James Cameron is finally following up that movie about the boat accident. His new project, Avatar, is an epic, 3-D sci-fi film about an ex-Marine on an inhospitable planet where humans can only survive by projecting their consciousness into genetically engineered bodies (a.k.a. ”avatars”). The people of earth want to exploit the planet’s natural resources, of course, causing the inhabitants to revolt and a war to break out. The rub for the protagonist, named Jake (played by newcomer Sam Worthington), is that he’s fallen in love with a native (Zoe Saldana), forcing him to choose a side in the battle. Fox has gone out on a limb, granting Cameron a whopping $195 million to tell the tale — but hey, what’s a couple hundred mil for a guy who racked up 11 Oscars with his last full-length feature?
ENTERTAINMENT WEEKLY: For a while now, you’ve been debating between two different projects: Avatar, which is an original screenplay that you wrote, and Battle Angel, adapted from a series of Japanese comics. So why pick Avatar?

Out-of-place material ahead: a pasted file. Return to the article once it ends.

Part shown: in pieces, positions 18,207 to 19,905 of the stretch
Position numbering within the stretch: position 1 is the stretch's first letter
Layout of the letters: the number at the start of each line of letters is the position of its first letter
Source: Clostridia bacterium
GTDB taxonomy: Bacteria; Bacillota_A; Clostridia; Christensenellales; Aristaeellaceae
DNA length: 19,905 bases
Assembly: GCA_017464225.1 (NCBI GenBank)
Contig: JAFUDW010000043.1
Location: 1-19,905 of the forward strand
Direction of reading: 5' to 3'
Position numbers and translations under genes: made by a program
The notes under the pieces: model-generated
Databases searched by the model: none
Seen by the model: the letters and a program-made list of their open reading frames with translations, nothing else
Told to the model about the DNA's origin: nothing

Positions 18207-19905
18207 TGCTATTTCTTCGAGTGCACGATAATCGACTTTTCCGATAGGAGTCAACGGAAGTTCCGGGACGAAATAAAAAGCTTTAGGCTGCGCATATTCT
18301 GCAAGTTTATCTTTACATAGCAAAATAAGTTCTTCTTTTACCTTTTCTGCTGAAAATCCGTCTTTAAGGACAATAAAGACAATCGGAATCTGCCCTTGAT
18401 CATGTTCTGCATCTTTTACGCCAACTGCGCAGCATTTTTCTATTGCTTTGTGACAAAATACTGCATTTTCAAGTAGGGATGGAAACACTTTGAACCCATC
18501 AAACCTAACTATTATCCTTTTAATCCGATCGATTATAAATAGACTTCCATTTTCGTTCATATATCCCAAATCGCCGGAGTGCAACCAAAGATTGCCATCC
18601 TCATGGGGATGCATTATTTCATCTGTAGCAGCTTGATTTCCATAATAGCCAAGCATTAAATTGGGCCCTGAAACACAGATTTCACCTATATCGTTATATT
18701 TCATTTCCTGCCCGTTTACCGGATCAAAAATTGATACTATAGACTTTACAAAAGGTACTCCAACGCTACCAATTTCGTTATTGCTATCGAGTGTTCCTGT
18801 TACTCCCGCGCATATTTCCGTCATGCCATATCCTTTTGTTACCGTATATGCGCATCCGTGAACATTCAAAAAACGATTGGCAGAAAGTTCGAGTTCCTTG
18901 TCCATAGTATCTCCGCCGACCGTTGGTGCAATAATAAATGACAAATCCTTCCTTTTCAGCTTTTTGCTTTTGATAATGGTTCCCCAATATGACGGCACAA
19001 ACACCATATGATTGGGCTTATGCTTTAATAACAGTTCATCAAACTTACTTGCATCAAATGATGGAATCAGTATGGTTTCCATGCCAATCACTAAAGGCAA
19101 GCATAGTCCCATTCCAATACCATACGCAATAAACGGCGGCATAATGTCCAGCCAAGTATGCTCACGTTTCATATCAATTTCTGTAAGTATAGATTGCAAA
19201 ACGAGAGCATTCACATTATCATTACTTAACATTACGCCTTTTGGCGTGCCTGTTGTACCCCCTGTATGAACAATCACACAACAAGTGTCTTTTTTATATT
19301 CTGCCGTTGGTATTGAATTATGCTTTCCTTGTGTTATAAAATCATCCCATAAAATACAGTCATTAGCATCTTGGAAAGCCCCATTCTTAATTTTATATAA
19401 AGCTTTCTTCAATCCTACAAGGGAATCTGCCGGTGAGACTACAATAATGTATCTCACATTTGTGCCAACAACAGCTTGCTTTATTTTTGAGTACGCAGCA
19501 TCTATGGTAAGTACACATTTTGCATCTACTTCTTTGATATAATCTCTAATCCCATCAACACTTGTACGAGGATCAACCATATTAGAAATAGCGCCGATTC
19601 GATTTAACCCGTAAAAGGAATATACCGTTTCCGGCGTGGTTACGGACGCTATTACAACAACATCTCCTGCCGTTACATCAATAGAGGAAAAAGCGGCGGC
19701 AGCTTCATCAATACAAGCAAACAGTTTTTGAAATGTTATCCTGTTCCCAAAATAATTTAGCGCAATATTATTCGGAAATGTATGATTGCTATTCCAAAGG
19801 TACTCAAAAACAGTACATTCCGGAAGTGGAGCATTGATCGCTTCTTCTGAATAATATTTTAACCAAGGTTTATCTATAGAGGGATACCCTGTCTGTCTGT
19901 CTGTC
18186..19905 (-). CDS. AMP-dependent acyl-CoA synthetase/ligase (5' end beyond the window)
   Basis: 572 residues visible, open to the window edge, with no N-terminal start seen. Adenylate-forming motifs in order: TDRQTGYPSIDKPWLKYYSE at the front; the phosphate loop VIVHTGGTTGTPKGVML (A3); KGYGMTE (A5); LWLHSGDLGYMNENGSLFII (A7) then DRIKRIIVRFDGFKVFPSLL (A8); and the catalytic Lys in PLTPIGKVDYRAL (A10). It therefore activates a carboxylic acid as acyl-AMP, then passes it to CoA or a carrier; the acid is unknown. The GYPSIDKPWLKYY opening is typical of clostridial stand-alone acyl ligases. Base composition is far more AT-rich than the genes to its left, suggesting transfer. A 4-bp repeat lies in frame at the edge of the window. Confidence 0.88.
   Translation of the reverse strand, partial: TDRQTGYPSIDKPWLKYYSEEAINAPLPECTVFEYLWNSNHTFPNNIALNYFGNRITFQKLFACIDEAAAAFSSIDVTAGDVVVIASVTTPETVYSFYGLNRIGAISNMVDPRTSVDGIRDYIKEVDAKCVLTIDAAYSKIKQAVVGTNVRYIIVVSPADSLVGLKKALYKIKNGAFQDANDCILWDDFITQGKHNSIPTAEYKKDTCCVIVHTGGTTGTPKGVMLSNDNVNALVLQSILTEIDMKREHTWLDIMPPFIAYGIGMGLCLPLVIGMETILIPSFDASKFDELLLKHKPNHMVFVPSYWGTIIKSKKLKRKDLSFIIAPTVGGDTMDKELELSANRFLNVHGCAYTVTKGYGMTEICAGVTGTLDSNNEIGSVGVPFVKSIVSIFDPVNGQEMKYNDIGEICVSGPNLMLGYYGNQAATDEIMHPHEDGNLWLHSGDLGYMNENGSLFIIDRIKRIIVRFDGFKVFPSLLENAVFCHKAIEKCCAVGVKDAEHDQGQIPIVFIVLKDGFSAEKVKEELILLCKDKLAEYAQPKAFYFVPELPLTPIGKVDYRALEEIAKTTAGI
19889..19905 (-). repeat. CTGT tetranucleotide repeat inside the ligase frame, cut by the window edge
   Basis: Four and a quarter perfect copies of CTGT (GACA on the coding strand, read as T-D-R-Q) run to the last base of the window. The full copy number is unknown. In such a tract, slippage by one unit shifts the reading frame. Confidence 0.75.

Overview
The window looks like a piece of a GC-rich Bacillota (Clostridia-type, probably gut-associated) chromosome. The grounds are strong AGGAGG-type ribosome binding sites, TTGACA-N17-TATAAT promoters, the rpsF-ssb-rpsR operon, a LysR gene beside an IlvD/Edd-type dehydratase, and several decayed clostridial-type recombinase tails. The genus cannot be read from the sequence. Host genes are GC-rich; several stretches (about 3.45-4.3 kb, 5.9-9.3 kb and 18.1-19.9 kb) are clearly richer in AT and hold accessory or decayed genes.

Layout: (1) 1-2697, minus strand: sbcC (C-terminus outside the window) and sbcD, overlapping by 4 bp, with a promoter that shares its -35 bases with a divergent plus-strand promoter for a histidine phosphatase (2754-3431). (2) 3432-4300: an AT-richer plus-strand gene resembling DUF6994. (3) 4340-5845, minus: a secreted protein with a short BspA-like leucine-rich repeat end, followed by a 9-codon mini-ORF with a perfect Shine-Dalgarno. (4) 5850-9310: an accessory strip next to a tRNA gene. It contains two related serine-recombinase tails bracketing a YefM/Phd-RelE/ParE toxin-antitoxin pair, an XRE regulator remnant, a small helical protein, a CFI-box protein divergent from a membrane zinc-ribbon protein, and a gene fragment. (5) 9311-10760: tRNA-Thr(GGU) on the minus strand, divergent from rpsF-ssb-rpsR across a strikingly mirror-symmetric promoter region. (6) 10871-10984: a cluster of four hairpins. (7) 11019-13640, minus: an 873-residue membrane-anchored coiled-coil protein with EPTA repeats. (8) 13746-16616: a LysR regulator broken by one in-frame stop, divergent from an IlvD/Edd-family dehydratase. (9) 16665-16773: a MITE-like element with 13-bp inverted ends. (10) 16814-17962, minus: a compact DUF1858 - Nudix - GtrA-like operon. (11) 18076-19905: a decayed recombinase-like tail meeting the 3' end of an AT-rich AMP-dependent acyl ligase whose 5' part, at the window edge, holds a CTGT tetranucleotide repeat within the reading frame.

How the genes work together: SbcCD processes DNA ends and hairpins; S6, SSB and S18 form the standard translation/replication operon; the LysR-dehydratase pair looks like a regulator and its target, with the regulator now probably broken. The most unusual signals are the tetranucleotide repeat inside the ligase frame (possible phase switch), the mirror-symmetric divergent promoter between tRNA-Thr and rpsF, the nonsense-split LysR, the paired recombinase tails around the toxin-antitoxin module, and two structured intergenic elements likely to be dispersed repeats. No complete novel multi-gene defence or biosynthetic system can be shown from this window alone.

JAMES CAMERON: Well, Battle Angel and Avatar were being developed at the same time. The thinking was that we’d be using similar technology to create either one or both of those films. It was little bit of a horse race there for a while to see which one was going to be done first. The way I pitched it to Fox was, ”We’re doing both these films.” The order is relatively arbitrary, because we’re making an investment in a methodology and a technical infrastructure that could produce both. But I ultimately had to choose which one was going to be first, and I began to run into a bunch of script problems with Battle Angel, because I was synthesizing down these graphic novels. There are 10 of them. It was the kid in the candy store problem — too many good ideas and no story. So we went through five drafts and didn’t solve them. So I switched to Avatar and we started developing that. Then, of course, a great script came in on Battle Angel! Which is a good problem to have, because I had two great projects, either one of which the studio would be happy to go ahead with. I would say it was August or September of 2005 we decided to push ahead with Avatar. Believe it or not, it was that long ago.
What was the deciding factor?